Harvey Weinstein’s New Job After Getting Out On Bail Is Not Glamorous

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Harvey Weinstein was released on bail Monday after pleading not guilty to yet another sexual assault charge — and it appears the disgraced former movie mogul is working a new gig, too. But while Weinstein's new job is far from his work green-lighting Hollywood hits, he's still angling to get a piece of the film business, according to his lawyer.

Weinstein's lawyer, Benjamin Brafman, was asked by reporters after the court hearing whether Weinstein is currently employed. According to Page Six, Brafman said, "Currently, he's primarily a paralegal to me." Brafman added that Weinstein is "reviewing scripts and trying to pursue additional projects in the future."

Weinstein has denied all allegations of sexual assault. He was released Monday on a $1 million bond, has to surrender his passport, and must wear an ankle monitor tracking his location at all times.

This is the third sexual assault charge that Weinstein has pled not guilty to in New York state court. According to The New York Times, this latest indictment against Weinstein includes two counts of predatory sexual assault. That means that if convicted, Weinstein could face a life sentence; the Times reported that Weinstein was already facing as much as 25 years in prison for previous charges.

Weinstein is accused of three separate sexual crimes in 2004, 2006 and 2013, according to the Times. The 2006 incident is the subject of the latest charges.

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Despite the news that he's apparently reviewing scripts, the act of making movies might get a little complicated for Weinstein. He was banned for life from The Producers Guild of America and kicked out of Academy of Motion Picture Arts and Sciences to boot.

A spokesman for Weinstein said the former mogul isn't actively making movies, but has been offered “film-related opportunities from Europe and Asia but he is just making publicly traded portfolio investments now," according to The New York Post.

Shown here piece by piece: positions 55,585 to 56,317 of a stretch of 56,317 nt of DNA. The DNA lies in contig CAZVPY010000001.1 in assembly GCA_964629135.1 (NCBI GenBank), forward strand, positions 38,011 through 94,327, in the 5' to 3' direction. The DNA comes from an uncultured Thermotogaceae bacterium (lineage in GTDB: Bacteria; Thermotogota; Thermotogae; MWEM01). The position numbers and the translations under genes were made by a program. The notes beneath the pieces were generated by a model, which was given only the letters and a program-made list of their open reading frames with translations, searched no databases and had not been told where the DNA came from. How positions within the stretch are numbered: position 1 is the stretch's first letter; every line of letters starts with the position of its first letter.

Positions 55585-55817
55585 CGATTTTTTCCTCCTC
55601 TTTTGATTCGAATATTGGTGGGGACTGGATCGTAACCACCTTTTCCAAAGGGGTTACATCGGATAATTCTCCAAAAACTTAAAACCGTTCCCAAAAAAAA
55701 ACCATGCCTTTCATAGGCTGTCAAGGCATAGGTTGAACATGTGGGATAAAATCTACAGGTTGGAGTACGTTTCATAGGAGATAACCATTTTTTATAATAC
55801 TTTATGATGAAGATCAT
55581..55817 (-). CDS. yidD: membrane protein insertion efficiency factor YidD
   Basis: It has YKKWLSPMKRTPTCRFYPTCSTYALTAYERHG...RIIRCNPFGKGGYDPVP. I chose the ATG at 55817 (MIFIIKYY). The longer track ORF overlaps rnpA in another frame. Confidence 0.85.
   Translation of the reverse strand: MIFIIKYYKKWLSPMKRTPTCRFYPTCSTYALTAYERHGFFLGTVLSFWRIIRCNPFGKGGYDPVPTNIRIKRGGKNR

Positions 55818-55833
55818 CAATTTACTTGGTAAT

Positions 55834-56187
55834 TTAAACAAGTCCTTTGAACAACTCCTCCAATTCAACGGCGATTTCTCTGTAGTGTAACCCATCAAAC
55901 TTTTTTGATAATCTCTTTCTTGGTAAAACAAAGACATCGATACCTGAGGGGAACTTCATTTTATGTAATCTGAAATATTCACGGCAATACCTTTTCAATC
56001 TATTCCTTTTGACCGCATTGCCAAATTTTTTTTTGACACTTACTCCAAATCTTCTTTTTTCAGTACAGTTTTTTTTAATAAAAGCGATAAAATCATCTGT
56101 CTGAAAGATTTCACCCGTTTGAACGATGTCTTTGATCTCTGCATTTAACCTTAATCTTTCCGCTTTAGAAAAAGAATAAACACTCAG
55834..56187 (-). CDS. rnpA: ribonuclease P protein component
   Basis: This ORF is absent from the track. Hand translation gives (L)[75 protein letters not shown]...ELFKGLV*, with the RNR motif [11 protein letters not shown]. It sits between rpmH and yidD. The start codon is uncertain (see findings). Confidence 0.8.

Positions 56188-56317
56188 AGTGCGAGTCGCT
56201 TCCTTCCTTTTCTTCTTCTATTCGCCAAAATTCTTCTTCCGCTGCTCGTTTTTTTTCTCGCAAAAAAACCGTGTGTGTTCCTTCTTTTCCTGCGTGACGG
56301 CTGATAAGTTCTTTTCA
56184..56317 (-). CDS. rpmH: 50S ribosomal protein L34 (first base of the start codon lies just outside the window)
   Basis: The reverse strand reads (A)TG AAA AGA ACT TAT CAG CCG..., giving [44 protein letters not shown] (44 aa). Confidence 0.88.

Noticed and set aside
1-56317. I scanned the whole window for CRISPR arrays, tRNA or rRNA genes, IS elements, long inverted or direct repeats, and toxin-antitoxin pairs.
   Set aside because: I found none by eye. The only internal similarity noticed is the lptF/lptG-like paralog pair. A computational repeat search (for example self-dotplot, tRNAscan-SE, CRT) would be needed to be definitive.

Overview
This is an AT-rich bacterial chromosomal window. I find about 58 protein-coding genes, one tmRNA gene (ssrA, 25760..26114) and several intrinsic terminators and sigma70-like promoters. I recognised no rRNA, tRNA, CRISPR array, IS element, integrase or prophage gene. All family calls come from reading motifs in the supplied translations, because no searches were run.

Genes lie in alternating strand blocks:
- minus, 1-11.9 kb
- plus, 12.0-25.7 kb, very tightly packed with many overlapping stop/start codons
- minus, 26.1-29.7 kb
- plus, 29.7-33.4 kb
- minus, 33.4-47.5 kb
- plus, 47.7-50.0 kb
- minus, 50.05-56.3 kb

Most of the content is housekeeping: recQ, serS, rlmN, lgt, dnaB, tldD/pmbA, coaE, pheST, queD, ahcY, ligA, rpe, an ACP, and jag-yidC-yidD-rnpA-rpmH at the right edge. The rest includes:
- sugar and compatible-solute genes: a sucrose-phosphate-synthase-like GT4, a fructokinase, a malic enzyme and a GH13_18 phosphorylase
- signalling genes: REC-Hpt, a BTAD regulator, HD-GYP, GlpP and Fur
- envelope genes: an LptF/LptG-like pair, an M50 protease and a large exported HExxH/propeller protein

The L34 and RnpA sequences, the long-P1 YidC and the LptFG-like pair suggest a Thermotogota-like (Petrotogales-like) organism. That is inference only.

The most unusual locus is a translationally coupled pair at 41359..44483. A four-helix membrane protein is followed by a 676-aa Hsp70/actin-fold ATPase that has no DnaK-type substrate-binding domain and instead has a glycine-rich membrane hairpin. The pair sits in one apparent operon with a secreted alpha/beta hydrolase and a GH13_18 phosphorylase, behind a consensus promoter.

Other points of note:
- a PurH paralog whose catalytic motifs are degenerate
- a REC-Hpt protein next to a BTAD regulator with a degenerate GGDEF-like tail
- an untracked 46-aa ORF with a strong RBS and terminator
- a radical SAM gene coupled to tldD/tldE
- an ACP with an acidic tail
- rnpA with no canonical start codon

Brafman said that thanks to five weeks of investigation with Weinstein working as his "paralegal," he found evidence to support Weinstein's defense, according to NBC News. Brafman did not supply specifics but did mention "emails" and "witnesses."

"We have corroborative evidence in the form of witnesses, we have corroborative evidence, overwhelming evidence, in the form of email traffic. And the suggestion that Mr. Weinstein raped anyone, just based on what I've seen, just based on the evidence I’ve seen, is just a preposterous allegation," Brafman told reporters, according to The Associated Press. "So far, everything he has told us to look for we have found. And his denials are in my judgment being confirmed everyday by a lot of evidence we are finding that is independent of Mr. Weinstein."

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Brafman also accused "Pulitzer-driven reporters" of going after his client.

"If we allow Pulitzer-driven reporters to decide this case, then it could be hopeless," Brafman said. "God help all of us if that's how the criminal justice system is allowed to work."

After Brafman spoke, feminist attorney Gloria Allred spoke to reporters. Allred is representing the woman from the 2006 incident, who remains anonymous at this time.

Allred said the woman will testify at the trial. But if Brafman wanted to actually prove the consensual nature of their interaction before the court, Weinstein would have to testify as well, according to NBC News.

"Are you really willing to have your client face the jury? I doubt that you will take that risk, Mr. Brafman," Allred said.

Weinstein's next court appearance is in September, according to The Associated Press.